An ulcer can be defined as an open sore in the tissue of the body. Ulcers can occur in the mouth (gums), or on the lining of the stomach or digestive tract. As with any open sore in the body, an ulcer can quickly become irritated, inflamed and painful if left unchecked. Ulcers can begin for a variety of reasons from allergies, to contact dermatitis, to infection by a parasite or bacterium.

Ulcers in the mouth may be hard to detect as most people don’t look inside their cat’s mouths everyday. However if you notice any change in the behavior of your cat, especially changes in eating or drinking, you may want to have a look inside the mouth.

Ulcers in the digestive tract may be impossible to see, however, if your cat has an ulcer of the stomach or digestive tract his eating patterns will change. If you suspect an ulcer consult your vet immediately. Ulcers left unchecked will become further irritated and if the ulcer is of viral or bacterial origin it can spread to other areas of the body.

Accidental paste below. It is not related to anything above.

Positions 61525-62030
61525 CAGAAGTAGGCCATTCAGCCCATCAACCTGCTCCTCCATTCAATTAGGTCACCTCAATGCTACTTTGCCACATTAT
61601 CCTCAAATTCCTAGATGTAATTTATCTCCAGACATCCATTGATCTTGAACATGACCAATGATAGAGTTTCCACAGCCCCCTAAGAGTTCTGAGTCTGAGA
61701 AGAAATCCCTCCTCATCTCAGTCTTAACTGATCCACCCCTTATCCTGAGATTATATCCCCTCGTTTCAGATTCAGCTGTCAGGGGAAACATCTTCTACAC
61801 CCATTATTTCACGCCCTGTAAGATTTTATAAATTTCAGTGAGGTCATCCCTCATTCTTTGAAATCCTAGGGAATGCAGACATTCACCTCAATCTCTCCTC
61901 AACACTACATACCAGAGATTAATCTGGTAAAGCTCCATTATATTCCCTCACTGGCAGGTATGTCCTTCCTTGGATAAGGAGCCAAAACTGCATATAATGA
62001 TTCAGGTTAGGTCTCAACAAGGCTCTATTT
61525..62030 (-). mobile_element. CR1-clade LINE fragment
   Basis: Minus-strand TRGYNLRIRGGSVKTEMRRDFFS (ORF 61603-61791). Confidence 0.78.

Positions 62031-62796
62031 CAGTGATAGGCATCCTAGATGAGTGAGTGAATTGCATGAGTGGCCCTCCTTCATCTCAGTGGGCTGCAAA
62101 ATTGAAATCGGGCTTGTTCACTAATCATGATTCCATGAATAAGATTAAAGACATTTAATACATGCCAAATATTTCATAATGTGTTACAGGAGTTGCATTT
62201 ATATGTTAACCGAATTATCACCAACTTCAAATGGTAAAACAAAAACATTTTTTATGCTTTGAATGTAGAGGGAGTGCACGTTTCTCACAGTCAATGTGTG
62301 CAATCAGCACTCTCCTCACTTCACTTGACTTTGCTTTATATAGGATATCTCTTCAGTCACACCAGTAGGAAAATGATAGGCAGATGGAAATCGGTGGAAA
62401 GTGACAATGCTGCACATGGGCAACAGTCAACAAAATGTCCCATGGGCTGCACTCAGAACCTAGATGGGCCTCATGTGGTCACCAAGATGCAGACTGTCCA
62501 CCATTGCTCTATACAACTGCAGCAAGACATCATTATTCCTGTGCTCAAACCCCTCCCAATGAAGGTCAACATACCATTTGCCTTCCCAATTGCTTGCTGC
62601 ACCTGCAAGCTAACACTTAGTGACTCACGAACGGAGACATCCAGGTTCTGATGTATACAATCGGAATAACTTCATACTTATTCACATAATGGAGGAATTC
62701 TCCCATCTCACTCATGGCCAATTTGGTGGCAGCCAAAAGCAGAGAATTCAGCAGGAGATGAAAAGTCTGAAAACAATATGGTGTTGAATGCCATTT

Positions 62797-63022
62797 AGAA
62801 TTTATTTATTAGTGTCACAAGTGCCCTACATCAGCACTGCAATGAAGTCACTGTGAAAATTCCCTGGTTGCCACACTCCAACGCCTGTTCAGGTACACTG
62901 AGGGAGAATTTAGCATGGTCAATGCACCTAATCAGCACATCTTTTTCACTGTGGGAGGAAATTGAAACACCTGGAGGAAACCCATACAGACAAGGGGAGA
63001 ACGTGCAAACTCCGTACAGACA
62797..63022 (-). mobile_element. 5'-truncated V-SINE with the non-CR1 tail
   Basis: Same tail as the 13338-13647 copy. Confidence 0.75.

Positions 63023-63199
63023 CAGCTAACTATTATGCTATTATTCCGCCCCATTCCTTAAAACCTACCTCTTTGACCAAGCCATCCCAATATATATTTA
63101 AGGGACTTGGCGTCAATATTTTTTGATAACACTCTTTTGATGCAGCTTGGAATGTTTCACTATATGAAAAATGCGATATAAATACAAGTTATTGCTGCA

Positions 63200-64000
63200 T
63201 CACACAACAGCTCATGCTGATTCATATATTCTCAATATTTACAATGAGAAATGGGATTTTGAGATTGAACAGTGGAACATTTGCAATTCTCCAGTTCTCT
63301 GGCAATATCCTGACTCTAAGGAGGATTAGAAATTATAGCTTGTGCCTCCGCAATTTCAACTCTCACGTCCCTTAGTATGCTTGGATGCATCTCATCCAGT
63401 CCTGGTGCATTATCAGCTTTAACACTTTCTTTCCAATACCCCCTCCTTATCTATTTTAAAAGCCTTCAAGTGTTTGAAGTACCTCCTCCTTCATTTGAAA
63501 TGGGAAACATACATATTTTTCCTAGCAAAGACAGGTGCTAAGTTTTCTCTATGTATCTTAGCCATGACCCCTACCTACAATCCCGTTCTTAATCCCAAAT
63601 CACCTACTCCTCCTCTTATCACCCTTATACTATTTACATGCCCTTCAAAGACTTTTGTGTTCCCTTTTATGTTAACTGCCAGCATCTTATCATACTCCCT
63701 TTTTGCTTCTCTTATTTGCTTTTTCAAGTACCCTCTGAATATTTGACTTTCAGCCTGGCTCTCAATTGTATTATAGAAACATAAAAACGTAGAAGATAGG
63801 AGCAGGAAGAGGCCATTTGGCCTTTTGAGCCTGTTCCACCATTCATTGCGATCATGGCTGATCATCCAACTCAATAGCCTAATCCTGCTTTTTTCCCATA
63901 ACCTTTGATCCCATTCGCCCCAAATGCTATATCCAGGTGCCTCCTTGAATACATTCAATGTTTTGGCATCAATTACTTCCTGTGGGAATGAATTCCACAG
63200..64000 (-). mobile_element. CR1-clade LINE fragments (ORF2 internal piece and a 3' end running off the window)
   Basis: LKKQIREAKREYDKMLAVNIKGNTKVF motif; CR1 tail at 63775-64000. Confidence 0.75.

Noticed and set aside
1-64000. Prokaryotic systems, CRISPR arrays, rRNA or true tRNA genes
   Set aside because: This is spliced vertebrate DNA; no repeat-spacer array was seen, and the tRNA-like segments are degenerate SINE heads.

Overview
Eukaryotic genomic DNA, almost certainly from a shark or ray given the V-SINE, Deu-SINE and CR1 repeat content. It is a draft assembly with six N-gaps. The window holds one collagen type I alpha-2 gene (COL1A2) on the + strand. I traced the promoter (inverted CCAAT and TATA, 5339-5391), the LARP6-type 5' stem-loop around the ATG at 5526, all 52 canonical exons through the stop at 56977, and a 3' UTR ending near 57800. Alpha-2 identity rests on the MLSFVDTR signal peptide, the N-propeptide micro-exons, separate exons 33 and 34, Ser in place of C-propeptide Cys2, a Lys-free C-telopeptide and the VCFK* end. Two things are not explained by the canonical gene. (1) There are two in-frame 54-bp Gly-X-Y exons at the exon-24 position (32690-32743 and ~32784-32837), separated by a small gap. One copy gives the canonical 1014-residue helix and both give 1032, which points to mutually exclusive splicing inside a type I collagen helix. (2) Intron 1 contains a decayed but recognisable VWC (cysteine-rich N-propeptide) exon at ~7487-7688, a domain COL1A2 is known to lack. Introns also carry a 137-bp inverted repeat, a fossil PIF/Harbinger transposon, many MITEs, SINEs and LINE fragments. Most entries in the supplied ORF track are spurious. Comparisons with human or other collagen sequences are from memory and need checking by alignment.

Symptoms to look for:

  • Changes in eating or drinking behavior
  • Lethargy
  • Obvious pain
  • Irritability


Most ulcers can be treated by changing the cat’s diet and putting him on a course of antibiotics or other drugs. In very rare cases surgery to remove and treat the ulcer may be needed.

Precautionary measures:

Keep your cat in a clean, parasite-free environment. Make sure he eats a balanced, proper diet and that his food and water bowls are clean. Also if your cat has allergies keep him away from any potential allergens.